March 30, 2020

Make an Eco-Friendly Art Journal From Junk Mail

Junk mail is a big pain. No, I don’t want a new credit card. No, I don’t want to enter a contest. No, I don’t want a free steak dinner in return for hearing about my retirement options. Also known as direct response mailers, junk mail not only clutters our homes, it kills a lot of trees to do so. 

One eco-friendly way to deal with your junk mail is to repurpose it as art materials. In particular, I like the large postcards that real estate agents and performing arts organizations distribute. They are printed on very heavy cardstock, so they will not warp even when you slather them with paints and glues. Assemble a stack of these postcards, apply a base coat of paint to each to hide the printing, bind them together into one book, and you’ll have a set of blank canvases that will serve as an art journal.

Now you may ask: What’s an art journal? It’s a visual diary, a creative sketchbook. Instead of writing your thoughts, you express yourself by painting, drawing, collaging, stenciling, stamping — however you like to create. Your art journal is a mixed media reflection of where your head is. Each page is different, and there are no right or wrong ways to create them. It’s not meant to hang in the Louvre, so don’t self-critique your ideas or artistic abilities. After building a few pages, you’ll find it quite therapeutic and addictive. And the fact that you upcycled what would have ended up in landfill makes your art journal that much more special.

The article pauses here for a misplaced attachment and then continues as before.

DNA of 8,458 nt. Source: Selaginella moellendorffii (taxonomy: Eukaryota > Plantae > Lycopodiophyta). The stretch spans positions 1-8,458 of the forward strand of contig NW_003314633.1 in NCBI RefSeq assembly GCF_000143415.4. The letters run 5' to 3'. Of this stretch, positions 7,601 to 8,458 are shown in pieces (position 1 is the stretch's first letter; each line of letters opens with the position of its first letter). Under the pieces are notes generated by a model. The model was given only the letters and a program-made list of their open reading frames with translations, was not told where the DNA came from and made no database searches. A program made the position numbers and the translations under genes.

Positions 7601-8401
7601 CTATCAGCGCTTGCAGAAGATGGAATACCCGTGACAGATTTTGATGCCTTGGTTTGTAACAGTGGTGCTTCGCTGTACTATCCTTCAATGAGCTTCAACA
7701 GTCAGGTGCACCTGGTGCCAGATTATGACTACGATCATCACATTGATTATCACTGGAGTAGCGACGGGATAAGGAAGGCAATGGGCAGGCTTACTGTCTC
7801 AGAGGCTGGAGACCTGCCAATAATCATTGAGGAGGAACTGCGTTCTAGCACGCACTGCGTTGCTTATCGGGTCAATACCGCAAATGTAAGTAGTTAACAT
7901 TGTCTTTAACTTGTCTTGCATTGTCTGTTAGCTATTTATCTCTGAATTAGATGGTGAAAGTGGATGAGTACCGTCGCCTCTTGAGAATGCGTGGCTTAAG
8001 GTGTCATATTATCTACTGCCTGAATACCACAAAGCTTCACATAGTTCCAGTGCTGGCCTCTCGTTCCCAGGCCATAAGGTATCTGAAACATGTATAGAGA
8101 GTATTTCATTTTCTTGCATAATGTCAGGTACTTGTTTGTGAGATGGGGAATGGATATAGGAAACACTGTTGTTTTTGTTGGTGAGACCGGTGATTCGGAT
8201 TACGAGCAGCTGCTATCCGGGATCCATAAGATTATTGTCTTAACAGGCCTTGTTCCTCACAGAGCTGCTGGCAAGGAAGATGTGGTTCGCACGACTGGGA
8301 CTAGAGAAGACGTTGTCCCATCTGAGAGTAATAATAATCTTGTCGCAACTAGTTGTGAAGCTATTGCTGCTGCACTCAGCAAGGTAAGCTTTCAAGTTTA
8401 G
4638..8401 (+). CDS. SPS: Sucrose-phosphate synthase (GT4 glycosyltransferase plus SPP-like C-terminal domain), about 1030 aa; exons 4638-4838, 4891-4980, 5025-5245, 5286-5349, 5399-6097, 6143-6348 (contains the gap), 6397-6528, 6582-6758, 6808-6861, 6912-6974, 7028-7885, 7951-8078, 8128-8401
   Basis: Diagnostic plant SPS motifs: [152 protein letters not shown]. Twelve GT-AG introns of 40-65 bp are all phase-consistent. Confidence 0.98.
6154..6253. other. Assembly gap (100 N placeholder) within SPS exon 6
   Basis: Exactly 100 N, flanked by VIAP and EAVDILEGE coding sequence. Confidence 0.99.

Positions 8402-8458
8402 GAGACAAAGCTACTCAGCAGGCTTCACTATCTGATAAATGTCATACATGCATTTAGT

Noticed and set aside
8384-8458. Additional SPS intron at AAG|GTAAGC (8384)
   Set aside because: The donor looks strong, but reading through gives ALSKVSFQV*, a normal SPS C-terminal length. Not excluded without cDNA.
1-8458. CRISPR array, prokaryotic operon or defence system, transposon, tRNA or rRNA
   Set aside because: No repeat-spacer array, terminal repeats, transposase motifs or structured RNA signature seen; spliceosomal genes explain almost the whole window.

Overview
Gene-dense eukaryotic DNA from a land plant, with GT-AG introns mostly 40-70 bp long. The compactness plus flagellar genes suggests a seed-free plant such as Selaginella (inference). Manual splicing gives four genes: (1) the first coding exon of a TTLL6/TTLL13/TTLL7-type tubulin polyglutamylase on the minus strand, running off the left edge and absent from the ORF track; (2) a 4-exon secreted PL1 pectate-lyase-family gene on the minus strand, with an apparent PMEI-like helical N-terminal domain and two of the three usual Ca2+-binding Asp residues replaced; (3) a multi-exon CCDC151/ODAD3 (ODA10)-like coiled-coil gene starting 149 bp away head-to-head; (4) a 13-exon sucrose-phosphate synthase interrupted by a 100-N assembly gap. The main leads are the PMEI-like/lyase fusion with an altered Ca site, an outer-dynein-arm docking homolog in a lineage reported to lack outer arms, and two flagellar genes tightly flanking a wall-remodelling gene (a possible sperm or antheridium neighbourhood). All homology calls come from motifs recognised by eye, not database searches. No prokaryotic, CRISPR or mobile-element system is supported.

What you’ll need:
Junk mail postcards
White acrylic paint
Acrylic paint of different colors
Paintbrush
Your favorite art materials
Hole punch
String or ribbon

 

1. Save all your junk mail postcards. If they come in various sizes, that’s fine, as the pages in your art journal do not have to be the same dimensions. 

 

2. Apply one or two coats of white paint over the postcards to hide what is printed on them. 

 

3. Add splashes of color on top of the white paint. I like applying paint with sponges to get a mottled effect. Another trick is to place a blank piece of paper on top of the colored paint that you’ve added, press down on the paper and lift it off. This technique creates a unique, leathery texture.

 

4. Embellish the pages using whatever art materials and techniques you desire. You don’t have to fill your art journal all at once. Tackle a page at a time.

 

5. To bind the pages together, punch two holes on the sides and tie them together with some string or ribbon.


Jonathan Fong is the author of “Flowers That Wow” and “Parties That Wow,” and host of “Style With a Smile” on YouTube. You can see more of his do-it-yourself projects online.